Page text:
Look at the lead picture that illustrates this story. What you are seeing is a composition made up of thirty different elements. The people vary in size giving you a sense of perspective, and they have been artfully matted together so as to make the image one seamless whole. So what, you say, I see pictures this complex every day. Well, this one wasn’t made anytime recently; this one was made in 1857, at the very beginnings of photography. The story of it and the story of the man who made it are interesting stuff so let’s take a closer look at him and the things he pioneered.
First and foremost, Oscar Rejlander was the father of “Combination Photography,” or composites, the combining of separate images into a single seamless picture. It’s a thing we do every day now using Photoshop but Oscar imagined it and he did it first, combining images from multiple glass plate negatives in the 1850s.
Oscar was also a pioneer in the capture of fleeting expressions. At a time when most portraits were made using a clamp to hold the sitters head steady, he made pictures that seemed lifelike and seemingly captured motion. It was because of this that Charles Darwin collaborated with him and used his photographs of people crying, laughing and in pain to illustrate his book The Expressions of the Emotions in Man and Animals.
Oscar also created genre scenes using his wife Mary Bull and himself to portray a variety of characters, ala Cindy Sherman although they did it for different reasons. And he was there at the beginning of art photography, in fact, he was called the father of art photography. But he lived to see his work dismissed as unimportant or wrongheaded as “straight” photography came into prominence and by the end of his life his pictures were pretty much ignored. To his contemporaries, he had been a well-known and respected figure, but today he is little known.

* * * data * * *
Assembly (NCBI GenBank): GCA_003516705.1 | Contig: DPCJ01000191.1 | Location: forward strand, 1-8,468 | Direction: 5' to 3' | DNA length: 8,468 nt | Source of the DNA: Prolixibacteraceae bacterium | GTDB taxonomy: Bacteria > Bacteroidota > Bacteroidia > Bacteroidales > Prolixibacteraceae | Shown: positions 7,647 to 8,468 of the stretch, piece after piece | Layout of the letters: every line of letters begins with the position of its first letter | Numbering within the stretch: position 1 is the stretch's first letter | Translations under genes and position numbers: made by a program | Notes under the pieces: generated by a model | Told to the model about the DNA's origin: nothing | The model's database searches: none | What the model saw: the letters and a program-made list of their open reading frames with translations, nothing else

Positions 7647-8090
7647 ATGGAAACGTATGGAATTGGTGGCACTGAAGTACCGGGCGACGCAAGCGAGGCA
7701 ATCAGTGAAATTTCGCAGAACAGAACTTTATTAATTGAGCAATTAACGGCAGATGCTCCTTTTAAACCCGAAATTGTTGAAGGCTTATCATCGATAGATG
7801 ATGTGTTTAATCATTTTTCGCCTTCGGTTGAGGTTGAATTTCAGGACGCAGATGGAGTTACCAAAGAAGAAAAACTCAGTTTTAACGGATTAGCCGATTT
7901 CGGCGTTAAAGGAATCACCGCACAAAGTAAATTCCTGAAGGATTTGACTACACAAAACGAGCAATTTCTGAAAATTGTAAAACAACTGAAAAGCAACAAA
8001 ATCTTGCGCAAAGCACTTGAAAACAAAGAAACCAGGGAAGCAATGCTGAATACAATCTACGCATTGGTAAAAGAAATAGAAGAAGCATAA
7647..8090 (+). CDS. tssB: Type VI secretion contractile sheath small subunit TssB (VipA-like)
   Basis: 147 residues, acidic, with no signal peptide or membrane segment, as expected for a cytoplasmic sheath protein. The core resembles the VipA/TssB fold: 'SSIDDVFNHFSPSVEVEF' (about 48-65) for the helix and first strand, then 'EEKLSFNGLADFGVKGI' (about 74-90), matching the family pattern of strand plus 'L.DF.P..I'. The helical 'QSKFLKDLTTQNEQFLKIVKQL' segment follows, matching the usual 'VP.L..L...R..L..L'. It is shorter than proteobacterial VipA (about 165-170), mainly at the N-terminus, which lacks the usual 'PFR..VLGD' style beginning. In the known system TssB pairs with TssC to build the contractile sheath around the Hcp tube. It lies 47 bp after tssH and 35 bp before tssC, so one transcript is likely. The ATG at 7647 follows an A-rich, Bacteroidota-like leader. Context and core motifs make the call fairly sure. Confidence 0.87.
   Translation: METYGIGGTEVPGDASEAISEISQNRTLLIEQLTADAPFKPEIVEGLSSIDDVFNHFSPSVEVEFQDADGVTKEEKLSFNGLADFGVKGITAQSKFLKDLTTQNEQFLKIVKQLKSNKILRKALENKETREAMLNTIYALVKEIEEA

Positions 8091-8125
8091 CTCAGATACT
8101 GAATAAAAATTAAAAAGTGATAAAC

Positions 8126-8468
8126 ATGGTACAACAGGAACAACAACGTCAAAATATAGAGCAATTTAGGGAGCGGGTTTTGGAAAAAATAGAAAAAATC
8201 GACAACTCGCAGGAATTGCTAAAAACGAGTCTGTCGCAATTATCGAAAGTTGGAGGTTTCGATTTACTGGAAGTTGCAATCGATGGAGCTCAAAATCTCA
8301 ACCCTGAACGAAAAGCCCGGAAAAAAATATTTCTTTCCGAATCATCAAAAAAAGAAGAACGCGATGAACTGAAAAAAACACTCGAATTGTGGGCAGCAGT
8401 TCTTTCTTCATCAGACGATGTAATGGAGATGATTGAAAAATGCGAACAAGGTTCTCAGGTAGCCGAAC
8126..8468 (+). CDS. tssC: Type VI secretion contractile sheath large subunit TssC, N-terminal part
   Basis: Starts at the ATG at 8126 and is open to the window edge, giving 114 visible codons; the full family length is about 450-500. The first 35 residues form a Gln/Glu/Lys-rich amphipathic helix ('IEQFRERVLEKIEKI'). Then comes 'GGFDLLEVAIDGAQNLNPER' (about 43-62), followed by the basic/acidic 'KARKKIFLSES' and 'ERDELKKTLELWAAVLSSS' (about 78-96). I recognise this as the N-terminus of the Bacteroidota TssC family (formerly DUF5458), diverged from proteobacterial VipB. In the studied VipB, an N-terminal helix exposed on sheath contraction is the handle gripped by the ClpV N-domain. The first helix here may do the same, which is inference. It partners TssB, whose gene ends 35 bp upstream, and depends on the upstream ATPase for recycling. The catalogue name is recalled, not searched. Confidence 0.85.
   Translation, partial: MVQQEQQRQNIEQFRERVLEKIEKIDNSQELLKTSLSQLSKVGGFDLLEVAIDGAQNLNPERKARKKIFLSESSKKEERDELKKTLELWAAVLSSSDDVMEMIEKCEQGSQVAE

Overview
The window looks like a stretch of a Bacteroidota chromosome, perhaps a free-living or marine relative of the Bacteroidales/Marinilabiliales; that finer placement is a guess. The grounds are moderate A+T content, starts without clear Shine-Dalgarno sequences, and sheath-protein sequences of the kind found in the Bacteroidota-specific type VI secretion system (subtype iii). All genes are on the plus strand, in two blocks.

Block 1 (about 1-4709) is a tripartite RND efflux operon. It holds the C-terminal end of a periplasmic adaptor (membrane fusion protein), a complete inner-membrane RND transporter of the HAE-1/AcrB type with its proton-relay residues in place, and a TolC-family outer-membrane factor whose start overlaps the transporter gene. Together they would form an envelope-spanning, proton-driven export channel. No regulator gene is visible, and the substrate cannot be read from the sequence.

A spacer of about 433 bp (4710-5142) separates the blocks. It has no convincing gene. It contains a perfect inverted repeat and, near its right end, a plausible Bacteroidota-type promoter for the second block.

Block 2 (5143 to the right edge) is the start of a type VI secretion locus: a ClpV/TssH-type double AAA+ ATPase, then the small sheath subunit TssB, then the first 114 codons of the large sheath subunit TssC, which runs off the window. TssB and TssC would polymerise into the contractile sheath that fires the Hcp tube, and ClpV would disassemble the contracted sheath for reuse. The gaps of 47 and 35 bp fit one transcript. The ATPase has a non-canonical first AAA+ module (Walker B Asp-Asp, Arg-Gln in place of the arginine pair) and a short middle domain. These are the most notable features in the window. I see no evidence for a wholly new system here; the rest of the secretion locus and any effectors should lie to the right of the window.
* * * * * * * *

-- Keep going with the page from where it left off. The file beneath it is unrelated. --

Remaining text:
I’ve been trying to imagine the world that Oscar Rejlander lived in, in order to fully grasp his contributions to photography. In early1850s Europe, there were books and newspapers of course, but continuous tone reproduction hadn’t been invented, so photographs were not directly reproducible. In this world, Rejlander began his career as a painter. One of the ways he made his living was by drawing reproductions of famous artworks for wealthy clientele because that was state of the art circa mid-nineteenth century. The world was not yet filled with millions of reproduced images. So for instance, even if you had heard of Michelangelo, it’s unlikely you would have ever seen his work, or at best you might have seen a copy of it made by an artist.